“I just can’t think straight. It’s been long since I last stepped in to a lab.” You certainly aren’t alone if you had this crippling self-doubt while getting back to lab work after a long break.
Be it a family emergency, a desire to try out something new, the birth of a child, or just a break from the routine: the reasons to take a substantial break from research could be any. However, it’s never too late to get back to it with equal or even higher zest. It of course wouldn’t be same for all. Some might just pick up from where they left off, and others would decide to explore a new approach or a completely new field of work. This article guides researchers to get back to research after a break with same resilience with which they pursued it earlier.
What are the Challenges Researchers Face Whilst Returning Back to Work?
Returning to lab work after a substantial break can bring along several challenges. Here are some known constraints faced by researchers when they try to get back to lab work after an extended break.
- Lack of confidence: You are likely to experience much lower confidence than it would have been in work constantly.
- Need of upskilling oneself: Due to the long break away from work, it seldom is difficult to decipher the gaps and newer advances in the field.
- Worry over being a fit in the new workforce: There is a possibility that due to a longer gap, younger researchers may have also joined your organization and may have advanced knowledge in technology.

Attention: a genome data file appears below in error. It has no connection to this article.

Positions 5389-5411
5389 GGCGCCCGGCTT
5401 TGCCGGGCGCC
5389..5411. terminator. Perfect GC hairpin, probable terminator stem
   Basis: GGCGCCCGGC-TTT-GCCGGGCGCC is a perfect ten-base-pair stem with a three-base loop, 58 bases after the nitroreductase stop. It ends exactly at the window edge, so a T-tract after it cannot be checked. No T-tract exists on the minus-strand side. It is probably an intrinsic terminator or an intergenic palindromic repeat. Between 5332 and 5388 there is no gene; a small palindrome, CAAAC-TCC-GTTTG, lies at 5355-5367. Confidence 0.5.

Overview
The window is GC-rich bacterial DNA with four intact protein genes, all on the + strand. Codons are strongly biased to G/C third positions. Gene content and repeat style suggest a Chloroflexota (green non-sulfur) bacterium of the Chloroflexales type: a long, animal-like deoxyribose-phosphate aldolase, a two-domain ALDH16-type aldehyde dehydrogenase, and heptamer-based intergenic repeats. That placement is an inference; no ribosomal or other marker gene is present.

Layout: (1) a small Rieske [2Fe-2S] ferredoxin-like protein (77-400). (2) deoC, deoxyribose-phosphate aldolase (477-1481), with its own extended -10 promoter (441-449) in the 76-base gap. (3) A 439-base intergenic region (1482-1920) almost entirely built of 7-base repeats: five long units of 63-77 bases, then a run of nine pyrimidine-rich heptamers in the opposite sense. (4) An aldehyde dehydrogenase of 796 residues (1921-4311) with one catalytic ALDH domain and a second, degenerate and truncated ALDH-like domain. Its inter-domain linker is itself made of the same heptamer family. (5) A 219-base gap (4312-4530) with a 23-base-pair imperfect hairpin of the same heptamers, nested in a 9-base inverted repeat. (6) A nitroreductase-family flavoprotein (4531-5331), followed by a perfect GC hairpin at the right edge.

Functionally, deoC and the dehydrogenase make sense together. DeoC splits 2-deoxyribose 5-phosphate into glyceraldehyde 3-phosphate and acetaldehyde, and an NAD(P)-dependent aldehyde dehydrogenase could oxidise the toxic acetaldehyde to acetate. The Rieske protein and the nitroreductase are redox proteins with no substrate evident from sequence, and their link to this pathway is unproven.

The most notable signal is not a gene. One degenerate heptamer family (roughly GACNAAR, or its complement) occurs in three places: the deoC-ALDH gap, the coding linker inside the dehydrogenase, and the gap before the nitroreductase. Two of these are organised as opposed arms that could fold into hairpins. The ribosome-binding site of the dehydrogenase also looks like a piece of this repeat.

6 Things to Consider While Getting Back to Lab Work After a Long Break
Your passion for science and research should keep your inquisitiveness alive even when you are on a break and away from work. Take necessary effort to stay updated with new advances in your field of study by subscribing to journal, association and society newsletters, join academic social networking sites such as ResearchGate, Academia.edu, etc. Get access to online resources, including open access articles, podcasts, and science news services.
Returning to work after break will be easier not only if you have been in touch with the developments in your field, but also with your colleagues. Any form of communication and connection with your colleagues who are still engaged in research, every few months will help you keep abreast of topical research and latest developments in your field. Furthermore, it will also help in acquiring knowledge from new laboratory techniques to latest trends for writing an academic CV.
Set Realistic Goals
A career in research demands time and energy. Thus, do not get intimidated by your colleagues. They may have been working ceaselessly whilst you were away from research work. It may take a while to get the wheel running; however, a positive attitude and realistic goals will help in getting back on track.
Choose the Right Supervisor
Choosing the right supervisor for your research is a pivotal aspect in making a successful return to research. A mentor is someone who not only supports you morally, but also helps by providing laboratory space and access to other facilities. Additionally, they also help in planning the steps towards research completion.
Define Your Niche
One of the most critical decisions is choosing the right research question in your domain. It could either mean returning to the research you left earlier or starting a new one. Irrespective of its nature, carving out your research niche is imperative to resume work without inhibitions.
Ask for Help
Be it a basic theory or an advanced technique, it is imperative to avoid ambiguity. Asking for help from your colleagues is better than jeopardizing the task assigned to you. Do not shy away from ask for help from your colleagues at work; it also enables a better synergy in the team.
Do you plan on resuming your research work after a break? Have you known anyone who did? Or have you been wanting to take a break but were afraid of how to get back? Let us know in the comments section below!